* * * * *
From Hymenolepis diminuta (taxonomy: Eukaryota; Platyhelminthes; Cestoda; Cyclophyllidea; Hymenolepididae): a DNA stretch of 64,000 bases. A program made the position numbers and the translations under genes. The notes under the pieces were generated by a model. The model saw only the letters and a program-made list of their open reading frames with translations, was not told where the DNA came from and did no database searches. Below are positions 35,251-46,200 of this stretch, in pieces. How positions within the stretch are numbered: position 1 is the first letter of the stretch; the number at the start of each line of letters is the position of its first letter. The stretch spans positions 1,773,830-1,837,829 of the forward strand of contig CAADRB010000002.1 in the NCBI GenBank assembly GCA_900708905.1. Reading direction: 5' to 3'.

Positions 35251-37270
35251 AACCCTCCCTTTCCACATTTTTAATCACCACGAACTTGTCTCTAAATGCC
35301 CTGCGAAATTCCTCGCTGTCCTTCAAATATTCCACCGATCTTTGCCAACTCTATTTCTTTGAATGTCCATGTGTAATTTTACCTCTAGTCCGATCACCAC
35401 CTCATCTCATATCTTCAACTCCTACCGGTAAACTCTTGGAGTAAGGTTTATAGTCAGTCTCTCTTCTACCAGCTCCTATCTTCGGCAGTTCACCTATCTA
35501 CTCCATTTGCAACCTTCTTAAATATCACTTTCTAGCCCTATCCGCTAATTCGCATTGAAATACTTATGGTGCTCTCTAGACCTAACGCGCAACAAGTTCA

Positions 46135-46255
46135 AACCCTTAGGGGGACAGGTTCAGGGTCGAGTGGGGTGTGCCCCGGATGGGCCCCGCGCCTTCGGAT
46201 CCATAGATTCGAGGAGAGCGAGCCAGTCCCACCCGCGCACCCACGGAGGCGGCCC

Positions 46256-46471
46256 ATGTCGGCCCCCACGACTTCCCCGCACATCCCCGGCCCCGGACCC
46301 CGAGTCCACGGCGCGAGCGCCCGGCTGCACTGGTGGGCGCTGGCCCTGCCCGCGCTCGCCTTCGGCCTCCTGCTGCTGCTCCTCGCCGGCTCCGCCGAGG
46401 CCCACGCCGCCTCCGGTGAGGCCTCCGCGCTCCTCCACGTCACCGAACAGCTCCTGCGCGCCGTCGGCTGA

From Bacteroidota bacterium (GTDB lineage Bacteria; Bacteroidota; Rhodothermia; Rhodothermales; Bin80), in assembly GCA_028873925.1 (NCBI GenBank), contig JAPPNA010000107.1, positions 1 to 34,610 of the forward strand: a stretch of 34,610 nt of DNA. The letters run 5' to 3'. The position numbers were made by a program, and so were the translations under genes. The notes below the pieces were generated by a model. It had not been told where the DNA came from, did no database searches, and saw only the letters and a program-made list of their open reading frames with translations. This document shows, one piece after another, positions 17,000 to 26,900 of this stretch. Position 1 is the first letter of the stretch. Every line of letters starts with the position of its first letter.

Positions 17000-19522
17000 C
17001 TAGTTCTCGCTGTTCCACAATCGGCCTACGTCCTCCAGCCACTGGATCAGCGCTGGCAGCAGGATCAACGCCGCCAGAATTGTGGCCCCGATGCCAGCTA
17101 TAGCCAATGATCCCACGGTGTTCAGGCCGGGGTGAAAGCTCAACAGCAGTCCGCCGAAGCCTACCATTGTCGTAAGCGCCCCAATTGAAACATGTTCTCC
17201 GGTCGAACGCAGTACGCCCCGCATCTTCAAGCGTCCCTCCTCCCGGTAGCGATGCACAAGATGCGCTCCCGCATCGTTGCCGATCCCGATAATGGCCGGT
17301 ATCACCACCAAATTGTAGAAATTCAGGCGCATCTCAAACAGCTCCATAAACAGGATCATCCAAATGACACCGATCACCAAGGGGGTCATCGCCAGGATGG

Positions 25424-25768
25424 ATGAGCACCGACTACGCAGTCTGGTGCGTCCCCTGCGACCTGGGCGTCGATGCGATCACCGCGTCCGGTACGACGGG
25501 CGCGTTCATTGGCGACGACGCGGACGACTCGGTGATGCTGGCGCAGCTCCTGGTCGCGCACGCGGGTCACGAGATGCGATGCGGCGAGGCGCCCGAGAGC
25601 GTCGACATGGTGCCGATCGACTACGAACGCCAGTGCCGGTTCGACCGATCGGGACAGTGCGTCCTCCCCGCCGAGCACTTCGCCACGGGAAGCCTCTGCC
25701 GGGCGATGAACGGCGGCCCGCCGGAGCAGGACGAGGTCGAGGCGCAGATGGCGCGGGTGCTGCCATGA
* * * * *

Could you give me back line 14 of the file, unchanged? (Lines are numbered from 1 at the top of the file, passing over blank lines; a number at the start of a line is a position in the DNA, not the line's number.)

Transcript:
From Bacteroidota bacterium (GTDB lineage Bacteria; Bacteroidota; Rhodothermia; Rhodothermales; Bin80), in assembly GCA_028873925.1 (NCBI GenBank), contig JAPPNA010000107.1, positions 1 to 34,610 of the forward strand: a stretch of 34,610 nt of DNA. The letters run 5' to 3'. The position numbers were made by a program, and so were the translations under genes. The notes below the pieces were generated by a model. It had not been told where the DNA came from, did no database searches, and saw only the letters and a program-made list of their open reading frames with translations. This document shows, one piece after another, positions 17,000 to 26,900 of this stretch. Position 1 is the first letter of the stretch. Every line of letters starts with the position of its first letter.